For some, tie-dye never died.
It flowed on through the decades after Woodstock as an everlasting symbol of counterculture, peace and love, and the backdrop for the Grateful Dead Bears. Vivid, undulating textiles and colorful garments with psychedelic swirls have long had their place at summer festivals and quirky roadside stands.
But in 2020, tie-dye has experienced an arguably unprecedented resurgence into the mainstream.
In July, Oprah Magazine called tie-dye “the unofficial uniform of the pandemic.” Target implored its email subscribers to “dive into a tie-dye swimsuit.” Nordstrom started selling tie-dyed sweatpants, rain boots, dresses and earbuds.
Just about every clothing company seems to be in on the trend. Converse has customizable tie-dyed high-tops. Anthropologie offers tie-dyed dog sweatshirts. Dior has a tie-dye-inspired jewelry collection featuring rainbows of fine gemstones and pearls. Their tie-dye print sneakers sell for $1,150 a pair.
Superstars like Leonardo DiCaprio and Jennifer Aniston, along with innumerable runway models, have been strutting around the world and the internet in tie-dye getups, including tie-dyed face masks.
Tie-dye’s widespread, mid-pandemic popularity, however, has perhaps more to do with creativity and fun than fashion, or what’s trending on the internet.
“Seems like people stuck home are trying to find their creative juices,” said local artist Taylor Reed, who grew up in Vaughn.
“I did a lot of tie-dye in middle school. Went nicely with all the Jim Morrison and Hendrix and Marley portraits I did,” Reed said. “The inspiration came from my middle school art teacher at Key Peninsula Middle School, Ms. Feek. She was the best and is really who taught me to love art.”
According to Dr. Carolyn Mair, behavioral psychologist and author of “The Psychology of Fashion,” tie-dye can provide a level of thrill and spontaneity that has been lacking during shutdowns and quarantine, where, for some, every day is exactly the same.
“There’s an inherent excitement derived from the chaos — from not being able to fully predict the outcome,” Mair wrote. “In fact, dopamine rises during the phase between tying the bands, and seeing the final product.”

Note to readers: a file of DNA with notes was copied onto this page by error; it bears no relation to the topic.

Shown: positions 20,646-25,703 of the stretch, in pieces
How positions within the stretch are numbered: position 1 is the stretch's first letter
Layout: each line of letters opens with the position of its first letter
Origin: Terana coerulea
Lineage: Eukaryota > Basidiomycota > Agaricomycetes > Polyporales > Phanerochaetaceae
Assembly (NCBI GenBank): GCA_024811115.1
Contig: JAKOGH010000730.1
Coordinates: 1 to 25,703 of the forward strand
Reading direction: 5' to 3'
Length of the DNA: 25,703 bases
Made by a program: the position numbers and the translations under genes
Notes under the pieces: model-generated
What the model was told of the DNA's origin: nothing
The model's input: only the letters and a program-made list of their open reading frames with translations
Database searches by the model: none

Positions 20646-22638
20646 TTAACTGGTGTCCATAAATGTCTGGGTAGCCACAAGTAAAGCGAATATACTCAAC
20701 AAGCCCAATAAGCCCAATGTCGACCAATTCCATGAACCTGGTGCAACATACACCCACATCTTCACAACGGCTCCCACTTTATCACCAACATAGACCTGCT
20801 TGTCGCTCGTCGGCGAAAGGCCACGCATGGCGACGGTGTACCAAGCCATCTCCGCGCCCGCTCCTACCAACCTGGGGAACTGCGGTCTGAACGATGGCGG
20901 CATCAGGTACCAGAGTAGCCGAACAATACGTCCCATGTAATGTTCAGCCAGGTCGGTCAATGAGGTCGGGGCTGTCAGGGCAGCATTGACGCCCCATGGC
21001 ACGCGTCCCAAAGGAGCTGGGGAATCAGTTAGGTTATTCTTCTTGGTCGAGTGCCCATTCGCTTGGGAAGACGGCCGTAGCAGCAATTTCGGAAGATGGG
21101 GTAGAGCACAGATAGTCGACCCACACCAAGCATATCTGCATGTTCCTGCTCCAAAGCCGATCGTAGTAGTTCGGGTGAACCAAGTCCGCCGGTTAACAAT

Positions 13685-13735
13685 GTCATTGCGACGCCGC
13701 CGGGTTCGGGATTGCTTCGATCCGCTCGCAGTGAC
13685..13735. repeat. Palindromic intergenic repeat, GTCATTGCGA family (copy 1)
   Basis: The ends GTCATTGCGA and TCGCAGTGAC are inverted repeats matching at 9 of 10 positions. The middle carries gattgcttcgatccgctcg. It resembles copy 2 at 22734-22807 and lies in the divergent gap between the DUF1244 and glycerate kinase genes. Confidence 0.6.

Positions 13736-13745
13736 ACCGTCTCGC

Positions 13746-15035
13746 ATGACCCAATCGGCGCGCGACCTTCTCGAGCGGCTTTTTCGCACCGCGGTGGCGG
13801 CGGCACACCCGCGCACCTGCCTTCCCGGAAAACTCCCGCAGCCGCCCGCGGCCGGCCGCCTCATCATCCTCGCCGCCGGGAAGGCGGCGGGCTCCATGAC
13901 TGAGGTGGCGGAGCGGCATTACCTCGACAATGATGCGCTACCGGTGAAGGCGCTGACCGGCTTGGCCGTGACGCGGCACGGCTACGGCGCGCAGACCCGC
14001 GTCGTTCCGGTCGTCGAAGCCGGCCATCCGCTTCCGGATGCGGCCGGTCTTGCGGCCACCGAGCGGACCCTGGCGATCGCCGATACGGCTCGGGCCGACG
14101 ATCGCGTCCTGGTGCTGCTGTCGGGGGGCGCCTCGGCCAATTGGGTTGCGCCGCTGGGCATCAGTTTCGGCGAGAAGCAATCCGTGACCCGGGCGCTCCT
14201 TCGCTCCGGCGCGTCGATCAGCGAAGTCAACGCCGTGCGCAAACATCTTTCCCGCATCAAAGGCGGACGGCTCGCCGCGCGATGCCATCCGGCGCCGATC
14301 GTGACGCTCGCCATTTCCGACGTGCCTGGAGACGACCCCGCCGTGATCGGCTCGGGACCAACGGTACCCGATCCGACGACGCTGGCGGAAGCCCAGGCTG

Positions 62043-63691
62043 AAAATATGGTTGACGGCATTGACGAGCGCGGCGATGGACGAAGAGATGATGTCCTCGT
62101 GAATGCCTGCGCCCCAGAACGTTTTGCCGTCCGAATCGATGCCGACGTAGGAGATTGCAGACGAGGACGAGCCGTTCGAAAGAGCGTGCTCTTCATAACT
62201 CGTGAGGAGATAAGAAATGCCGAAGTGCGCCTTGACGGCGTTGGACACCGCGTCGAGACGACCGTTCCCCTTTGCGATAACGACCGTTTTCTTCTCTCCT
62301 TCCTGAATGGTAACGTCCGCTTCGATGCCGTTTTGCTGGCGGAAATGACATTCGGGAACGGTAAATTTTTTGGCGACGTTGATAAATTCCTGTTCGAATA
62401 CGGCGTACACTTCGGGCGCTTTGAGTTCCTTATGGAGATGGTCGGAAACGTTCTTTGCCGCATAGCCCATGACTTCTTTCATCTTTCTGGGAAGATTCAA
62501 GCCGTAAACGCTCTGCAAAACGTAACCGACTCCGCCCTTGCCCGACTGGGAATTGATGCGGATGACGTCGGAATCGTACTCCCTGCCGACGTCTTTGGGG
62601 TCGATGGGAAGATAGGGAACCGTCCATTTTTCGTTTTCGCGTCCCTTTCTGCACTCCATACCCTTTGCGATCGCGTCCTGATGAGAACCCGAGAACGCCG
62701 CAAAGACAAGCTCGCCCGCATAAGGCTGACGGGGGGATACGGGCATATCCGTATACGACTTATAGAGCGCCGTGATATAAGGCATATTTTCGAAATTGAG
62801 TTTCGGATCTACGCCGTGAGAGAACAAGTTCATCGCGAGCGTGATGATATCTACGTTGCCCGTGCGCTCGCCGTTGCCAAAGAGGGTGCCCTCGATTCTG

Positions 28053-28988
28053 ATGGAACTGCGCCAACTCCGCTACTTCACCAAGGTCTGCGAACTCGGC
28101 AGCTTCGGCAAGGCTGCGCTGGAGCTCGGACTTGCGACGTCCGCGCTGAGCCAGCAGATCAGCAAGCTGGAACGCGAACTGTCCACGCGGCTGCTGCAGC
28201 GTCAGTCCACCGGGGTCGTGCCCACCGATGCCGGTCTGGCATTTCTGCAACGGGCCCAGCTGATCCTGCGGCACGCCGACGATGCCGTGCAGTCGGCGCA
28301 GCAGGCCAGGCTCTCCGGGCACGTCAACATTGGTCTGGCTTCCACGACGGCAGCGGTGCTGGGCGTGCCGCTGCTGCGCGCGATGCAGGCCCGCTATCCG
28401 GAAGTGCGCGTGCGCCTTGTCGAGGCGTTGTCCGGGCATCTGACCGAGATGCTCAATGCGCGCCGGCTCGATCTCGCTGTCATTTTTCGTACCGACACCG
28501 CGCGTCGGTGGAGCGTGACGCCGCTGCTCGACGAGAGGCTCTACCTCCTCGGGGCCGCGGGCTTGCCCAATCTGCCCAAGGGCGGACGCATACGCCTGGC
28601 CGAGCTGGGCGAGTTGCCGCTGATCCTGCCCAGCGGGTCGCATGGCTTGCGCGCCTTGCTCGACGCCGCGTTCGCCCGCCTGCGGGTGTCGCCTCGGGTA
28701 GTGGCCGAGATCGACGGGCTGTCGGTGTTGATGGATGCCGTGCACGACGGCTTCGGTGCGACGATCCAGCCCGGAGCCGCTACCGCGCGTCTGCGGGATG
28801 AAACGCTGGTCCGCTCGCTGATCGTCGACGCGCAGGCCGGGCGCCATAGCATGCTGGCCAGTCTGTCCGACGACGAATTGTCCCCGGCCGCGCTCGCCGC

KPMS teacher Joanna Babbitt, “The Tie-Dye Lady” who has been making tie-dyed t-shirts with kids at local schools for over 10 years, agreed.
“The kindergartners, they loved it. They always loved the big reveal that we did,” Babbitt said. “You leave the shirts for 24 hours, all bundled up, and then you rinse them out with cold water, and take all the rubber bands out and wash them on hot, then dry them on super-hot to get the color set. So, they wouldn’t see them for a couple days.”
“It’s so fun,” Babbitt said. “Those Vaughn Elementary kids, when they made their purple shirts, they’d wear them all the time to school.”
After tie-dyeing with fellow KPMS staff as a team-building exercise, and with friends and family for the Fourth of July, Seattle Sounders games, and visits to the Puyallup Fair, Babbitt has tie-dyeing pretty much down to a science.
She has done shirts, aprons, sweatshirts, underwear, socks, tights, dresses, bandanas, shorts and onesies. White, 100% cotton items tie-dye best, prewashed in hot water.
“You can’t really mess it up,” Babbitt said. “You kind of have to expect to get a little bit messy but you can take precautions. You do really want to wear gloves. I’ve dyed my whole hands blue. And if you dunk your hand below the wrist of the glove, I’ve had the whole glove fill up.”
Babbitt tie-dyes in flip flops or bare feet while wearing old clothes, all black, or a tie-dye shirt she doesn’t mind getting dripped on or splattered.
For beginners, Babbitt recommends the Dharma Trading Company starter kit, which includes professional quality dye, squeeze bottles, rubber bands, gloves, masks, and a book of instructions and patterns. Michaels and Joann Fabrics also have a variety of tie-dye kits.
“I think it’s more fun if you do it together in a group,” Babbitt said. “It would make a great COVID outdoor tie-dye party. You do really need to have your gloves on. And when you’re mixing chemicals, you’re supposed to wear a mask anyway. When this first started I went to my tie-dye kit to grab my mask.”
In these strange and turbulent times filled with obstacles, adversity and boredom, as some turn to handmade sourdough for comfort, while others march and protest, or struggle to recreate Jennifer Lopez’s $360 neon rainbow tie-dyed sweatsuit at home, may the words of the great Stoic philosopher Seneca echo and swirl around us all as we trudge onward: “A good person dyes events with his own color…and turns whatever happens to his own benefit.”
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